Classes & Instructors

Grabbing the Blade

People are attracted to historical fencing for many reasons, one of which may be the desire to fence in a more “combative” manner, with the freedom to attack with vigour, throw punches and pommel strikes, or to wrestle their opponent to the ground. Others may be more concerned with elegant and controlled bladework, considering grappling, striking and all-out attack to be both ill-mannered and boring. The latter may even consider that the former lack art, although whether that is the case or not depends on what one understands by that term.
Encounters between these two sorts of fencers, which are likely to result in frustration for one or both parties, would seem to be nothing new, for historical texts make reference to “ramblers” and “stabbers” , and discuss various means of dealing with them, whilst sometimes acknowledging that such rough tactics need to be understood even by “elegant” fencers, due to their occasional use in a serious encounter with sharps.
This class will discuss various ruffianly techniques, primarily involving grabbing the blade, how to both use and avoid them, and whether or not they constitute “art”.

Milo Thurston
Milo has been fencing for around 30, running the LSD for 20, and waffling on at Smallsword Symposia to anyone wiling to listen since it started. His work primarily concentrates on the works of Sir William Hope, including the parts where SWH holds his smallsword more-or-less like everyone else, but also includes other swords, shooting, pugilism and that. However good they may be, selling books on SWH’s New Method is not enough to pay the mortgage, so he writes boring software as well.

Flanconnade or not?

“The flanconnade is a thrust of great reknown among those who have not studied fencing, less so among those experienced in this art”, Jean Jamain de Beaupré wrote in 1721. He still goes on to describe it, as do most smallsword manuals. German sources also use the term “Quart revers”, sometimes for the same, sometimes for a slightly different action. We will look into different ways of performing this technique and see for ourselves whether it is worth doing at all.

Tobais Zimmerman
Tobias has been fencing for 15 years now. After some years of Olympic Fencing, he moved on to Italian knife and stick fencing “La Superba”, which led to him getting into contact with historical German sabre fencing.  Starting from there, he also gained an interest in thrust-fencing, which grew into a love for the direct and logical approach of the Kreussler tradition.

He runs a small school for mainly German historical martial arts focusing on the 19th century in Munich. He is also a full instructor in La Superba as well as the Genoese Martial Arts (walking stick, two-handed stick, Savate Genovese, Gambetto) and one of the few people outside Haiti to train in Tire Machèt (Haitian Machete Fencing). He has given classes at fencing events in Germany and the UK.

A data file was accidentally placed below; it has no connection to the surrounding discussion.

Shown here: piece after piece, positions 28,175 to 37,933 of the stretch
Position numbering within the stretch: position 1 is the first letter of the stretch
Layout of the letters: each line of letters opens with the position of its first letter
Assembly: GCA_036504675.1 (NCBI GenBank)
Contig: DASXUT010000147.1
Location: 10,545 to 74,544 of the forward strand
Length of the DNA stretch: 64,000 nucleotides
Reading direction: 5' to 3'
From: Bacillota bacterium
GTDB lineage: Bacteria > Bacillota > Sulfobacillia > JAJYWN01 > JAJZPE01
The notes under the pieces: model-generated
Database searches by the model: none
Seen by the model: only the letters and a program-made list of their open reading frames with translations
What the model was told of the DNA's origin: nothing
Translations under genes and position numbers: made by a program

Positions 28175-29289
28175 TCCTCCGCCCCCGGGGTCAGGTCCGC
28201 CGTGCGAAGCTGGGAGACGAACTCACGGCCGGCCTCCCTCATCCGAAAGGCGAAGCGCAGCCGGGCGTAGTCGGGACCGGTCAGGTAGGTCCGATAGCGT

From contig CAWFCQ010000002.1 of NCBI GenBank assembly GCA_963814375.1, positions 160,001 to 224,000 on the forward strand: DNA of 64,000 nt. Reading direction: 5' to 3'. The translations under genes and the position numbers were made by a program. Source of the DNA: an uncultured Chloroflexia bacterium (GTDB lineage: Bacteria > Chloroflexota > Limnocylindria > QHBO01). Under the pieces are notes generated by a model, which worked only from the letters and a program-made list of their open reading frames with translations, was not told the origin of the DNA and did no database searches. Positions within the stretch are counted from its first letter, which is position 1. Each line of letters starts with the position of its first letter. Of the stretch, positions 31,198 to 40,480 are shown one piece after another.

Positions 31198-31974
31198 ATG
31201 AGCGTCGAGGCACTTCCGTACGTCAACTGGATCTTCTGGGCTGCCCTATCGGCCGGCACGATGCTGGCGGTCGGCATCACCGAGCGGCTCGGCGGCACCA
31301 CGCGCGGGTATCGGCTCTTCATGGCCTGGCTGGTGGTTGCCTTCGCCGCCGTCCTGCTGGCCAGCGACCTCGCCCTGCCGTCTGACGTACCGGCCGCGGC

When not fencing, Tobias works as a pharmacy technician, adores his fluffy master (cat) or carves things out of wood. 


A brief study on the dynamics of the controtempo, how to use your timing, sword placement and body movements to neutralise an attack while hitting your opponent.

Marco Danelli
Marco is best know for hitting bits of metal with other metal things so they become swords. Aside for his work as a swordmaker, he has been studying the rapier for more than a decade doubling with the smallsword in recent years, focusing on the Italian “spada da terreno”.
A recognised BFHS instructor, has fenced with Fisas and A.r.a. in Italy, Macdonald Accademy and Sussex Sword Academy in the UK. Has though at various international events and now runs his club in Bracciano, near Rome, within Res Martialis.

True or False?

 A ‘true’ action is one that is committed from the start; a ‘false’ action is one that is not intended to develop as it first appears to be. That much may seem obvious, but there is more to truth and lies than is at first apparent. We will be examining the use of true and false actions, and how to exploit the opponent’s habitual resort to them, before delving into the twilight world of half-truths. Our aim is to present the opponent with an irresolvable quandary… or maybe just stab him with the sharp end. That also works.

Martin J Dougherty
Martin J Dougherty makes stuff up for a living, though some people choose to describe him as an author. He has written books on topics as diverse as space exploration, Norse mythology and punching people in the face. Phil Crawley claims to have seen him on the TV once or twice.

Martin has been a martial artist and fencer since the Late Jurassic Period, serving as fencing coach to various species of theropod and later the University of Sunderland. He is currently an instructor with the Society for the Study of Swordsmanship and is the author of the BFHS IL2-3 coaching programme. He is occasionally accused of being President of the BFHS.